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Neanderthals More Advanced Than Contemporary Humans? – OpEd

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Scientific America reports: Experts agree that Neanderthals hunted large game, controlled fire, wore animal furs and made stone tools. But whether they also engaged in activities deemed to be more advanced has been a matter of heated debate. Some researchers have argued that Neanderthals lacked the know-how to effectively exploit small prey, such as birds, and that they did not routinely express themselves through language and other symbolic behaviors. Such shortcomings put the Neanderthals at a distinct disadvantage when anatomically modern humans availed of these skills invaded Europe—which was a Neanderthal stronghold for hundreds of thousands of years—and presumably began competing with them, so the story goes.

Over the past couple decades hints that Neanderthals were savvier than previously thought have surfaced, however. Pigment stains on shells from Spain suggest they painted, pierced animal teeth from France are by all appearances Neanderthal pendants. The list goes on. Yet in all of these cases skeptics have cautioned that the evidence is scant and does not establish that such sophistication was an integral part of the Neanderthal gestalt.

The cutmarked bones from Gibraltar as well as bird remains from other sites could force them to rethink that view. In a paper published September 17 in PLOS ONE, paleontologist Clive Finlayson of the Gibraltar Museum, Rosell, a zooarchaeologist at Rovira I Virgili University in Tarragona, Spain, and their colleagues report on their analyses of animal remains from 1699 fossil sites in Eurasia and north Africa spanning the Pleistocene epoch. Their results show that Neanderthals across western Eurasia were strongly associated with corvids (ravens and the like) and raptors (vultures and their relatives) — more so than were the anatomically modern humans who succeeded them.

The Neanderthals seem unlikely to have hunted these birds for food. People today do not eat corvids or raptors. Moreover, if the Neanderthals did hunt the birds for food, one would expect to see signs of butchery on those bones linked to fleshy parts of the bird, such as the breastbone. Yet the team’s study of the bird bones from the Gibraltar sites found the cutmarks on wing bones, which have little meat — a sign that the Neanderthals targeted the birds for their feathers rather than their meat.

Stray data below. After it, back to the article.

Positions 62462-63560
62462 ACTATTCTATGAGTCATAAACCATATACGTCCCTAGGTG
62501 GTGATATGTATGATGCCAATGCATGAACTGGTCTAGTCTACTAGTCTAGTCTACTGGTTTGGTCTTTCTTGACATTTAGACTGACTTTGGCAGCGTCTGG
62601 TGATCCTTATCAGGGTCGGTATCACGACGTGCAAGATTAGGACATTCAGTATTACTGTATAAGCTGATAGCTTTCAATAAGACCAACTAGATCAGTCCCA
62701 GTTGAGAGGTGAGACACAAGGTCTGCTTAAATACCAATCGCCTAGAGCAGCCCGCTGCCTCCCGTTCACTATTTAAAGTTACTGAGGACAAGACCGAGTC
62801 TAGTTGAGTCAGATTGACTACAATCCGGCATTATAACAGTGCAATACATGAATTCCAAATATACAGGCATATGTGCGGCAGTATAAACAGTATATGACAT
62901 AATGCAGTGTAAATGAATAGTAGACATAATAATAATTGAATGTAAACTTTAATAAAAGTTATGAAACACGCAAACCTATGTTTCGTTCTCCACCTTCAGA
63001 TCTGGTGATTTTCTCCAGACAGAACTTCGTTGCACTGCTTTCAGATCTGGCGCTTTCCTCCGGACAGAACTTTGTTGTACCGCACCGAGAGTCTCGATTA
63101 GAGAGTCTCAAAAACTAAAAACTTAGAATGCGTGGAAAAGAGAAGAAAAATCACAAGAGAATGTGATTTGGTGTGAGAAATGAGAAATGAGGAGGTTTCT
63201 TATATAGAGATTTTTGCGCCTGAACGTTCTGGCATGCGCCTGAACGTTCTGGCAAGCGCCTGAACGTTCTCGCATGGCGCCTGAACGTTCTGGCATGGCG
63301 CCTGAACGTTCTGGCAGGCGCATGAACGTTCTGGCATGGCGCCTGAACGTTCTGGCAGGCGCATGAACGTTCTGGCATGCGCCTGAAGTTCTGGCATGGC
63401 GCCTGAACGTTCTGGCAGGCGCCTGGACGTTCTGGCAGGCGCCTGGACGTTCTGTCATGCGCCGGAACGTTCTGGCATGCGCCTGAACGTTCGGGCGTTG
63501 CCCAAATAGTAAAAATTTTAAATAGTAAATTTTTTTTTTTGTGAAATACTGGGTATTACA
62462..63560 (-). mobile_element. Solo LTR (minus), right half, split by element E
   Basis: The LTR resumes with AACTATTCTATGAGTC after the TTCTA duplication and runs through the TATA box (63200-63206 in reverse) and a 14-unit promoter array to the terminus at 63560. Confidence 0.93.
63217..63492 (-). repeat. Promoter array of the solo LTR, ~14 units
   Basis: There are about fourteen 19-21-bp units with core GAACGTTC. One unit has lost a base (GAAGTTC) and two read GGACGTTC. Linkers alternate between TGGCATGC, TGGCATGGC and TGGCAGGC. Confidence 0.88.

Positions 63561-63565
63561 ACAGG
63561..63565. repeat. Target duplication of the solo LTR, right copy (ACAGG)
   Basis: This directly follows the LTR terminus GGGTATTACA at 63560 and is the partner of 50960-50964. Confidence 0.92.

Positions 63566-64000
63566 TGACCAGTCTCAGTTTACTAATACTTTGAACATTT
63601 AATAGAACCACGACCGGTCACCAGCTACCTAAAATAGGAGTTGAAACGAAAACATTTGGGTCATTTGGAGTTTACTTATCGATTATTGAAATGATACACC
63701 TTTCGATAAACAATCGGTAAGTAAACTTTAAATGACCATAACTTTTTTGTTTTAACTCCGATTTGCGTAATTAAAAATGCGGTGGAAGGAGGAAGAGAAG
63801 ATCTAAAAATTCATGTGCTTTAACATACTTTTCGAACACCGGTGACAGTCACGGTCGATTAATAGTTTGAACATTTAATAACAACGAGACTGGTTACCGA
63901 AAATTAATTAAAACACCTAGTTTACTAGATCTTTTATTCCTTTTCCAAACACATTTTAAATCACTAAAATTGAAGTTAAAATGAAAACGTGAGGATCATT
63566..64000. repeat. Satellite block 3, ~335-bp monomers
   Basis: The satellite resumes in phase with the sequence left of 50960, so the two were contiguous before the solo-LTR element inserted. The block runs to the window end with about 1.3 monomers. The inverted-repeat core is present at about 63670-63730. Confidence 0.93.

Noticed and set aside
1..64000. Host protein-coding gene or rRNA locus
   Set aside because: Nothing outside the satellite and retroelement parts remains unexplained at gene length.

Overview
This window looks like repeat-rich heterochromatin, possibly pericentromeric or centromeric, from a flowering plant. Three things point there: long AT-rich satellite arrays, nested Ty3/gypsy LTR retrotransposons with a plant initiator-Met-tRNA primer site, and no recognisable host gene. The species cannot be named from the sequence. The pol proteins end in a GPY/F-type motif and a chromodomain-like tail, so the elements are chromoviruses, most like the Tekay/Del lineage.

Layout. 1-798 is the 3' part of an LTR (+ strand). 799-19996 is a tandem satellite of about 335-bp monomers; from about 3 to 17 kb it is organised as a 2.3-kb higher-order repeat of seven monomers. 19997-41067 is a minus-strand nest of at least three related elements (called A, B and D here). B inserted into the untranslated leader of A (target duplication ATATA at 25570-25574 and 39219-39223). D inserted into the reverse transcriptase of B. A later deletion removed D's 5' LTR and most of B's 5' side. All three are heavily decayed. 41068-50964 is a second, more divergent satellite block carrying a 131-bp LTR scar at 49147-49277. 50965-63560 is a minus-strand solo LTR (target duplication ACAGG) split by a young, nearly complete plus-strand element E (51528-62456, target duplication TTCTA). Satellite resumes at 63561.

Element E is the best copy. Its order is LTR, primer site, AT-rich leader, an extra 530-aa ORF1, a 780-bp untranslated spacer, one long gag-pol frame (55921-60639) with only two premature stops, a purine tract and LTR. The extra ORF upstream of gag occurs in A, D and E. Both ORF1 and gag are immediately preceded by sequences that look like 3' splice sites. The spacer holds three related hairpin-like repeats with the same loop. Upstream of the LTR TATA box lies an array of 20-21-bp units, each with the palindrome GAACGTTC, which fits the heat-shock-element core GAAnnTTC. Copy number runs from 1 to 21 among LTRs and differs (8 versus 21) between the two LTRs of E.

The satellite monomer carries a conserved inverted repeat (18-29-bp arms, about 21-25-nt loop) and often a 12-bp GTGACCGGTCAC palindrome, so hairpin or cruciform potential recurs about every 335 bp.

Exactly what the Neanderthals were doing with the feathers is unknown, but because they specifically sought out birds with dark plumage, the researchers suspect that our kissing cousins were festooning themselves with the resplendent flight feathers. Not only are feathers beautiful, they are also lightweight, which makes them ideal for decoration, Finlayson points out. “We don’t think it’s a coincidence that so many modern human cultures across the world have used them.”

Everyone loves these stories that reveal similarities between contemporary humans and our distant ancestors (or even non-human species). But it strikes me that as much as these narratives resonate with a desire for the experience of ancient kinship, they are also colored with condescension. Beings we took to be of very limited intelligence turn out to have a few of the markers that we associate with our own supposedly abundant intelligence.

So, it appears that Neanderthals had a greater interest in their personal appearance than we would have expected among those whose outfits were limited to a choice of animals skins. They adorned themselves with feathers. Still, they weren’t advanced enough to be able to accessorize with Gucci.

In cultures obsessed with stuff, cultural comparisons invariably get limited to comparisons between objects — feathers vs. designer clothes. But even if anthropologists hesitate to speculate at length about why Neanderthals used feathers, I have little doubt that the Neanderthals knew why and their explanations would not have been so banal as simply the idea that feathers look cool. They were adorning themselves with forms endowed with meaning.

What Neanderthals surely possessed were the talents handed down in cultures of every age prior to the age of consumerism. Which is to say, the abilities to create things and to possess them were deeply intertwined. Skills in craft and artistry were a dimension of the social skills that wove societies together. Dexterity, agility and the keen perceptions of those who were attuned to their environment were all necessary for survival.

Even if we live in cultures endowed with the most sophisticated artifacts ever created, the application and cultivation of ingenuity now confined within the hands of a few has rendered the hands of many with no greater skill than the ability to hand over a credit card as culture has been turned into a commodity.

Paul Woodward - War in Context

Paul Woodward describes himself by nature if not profession, as a bricoleur. A dictionary of obscure words defines a bricoleur as “someone who continually invents his own strategies for comprehending reality.” Woodward has at various times been an editor, designer, software knowledge architect, and Buddhist monk, while living in England, France, India, and for the last twenty years the United States. He currently lives frugally in the Southern Appalachians with his wife, Monica, two cats and a dog Woodward maintains the popular website/blog, War in Context (http://warincontext.org), which "from its inception, has been an effort to apply critical intelligence in an arena where political judgment has repeatedly been twisted by blind emotions. It presupposes that a world out of balance will inevitably be a world in conflict."

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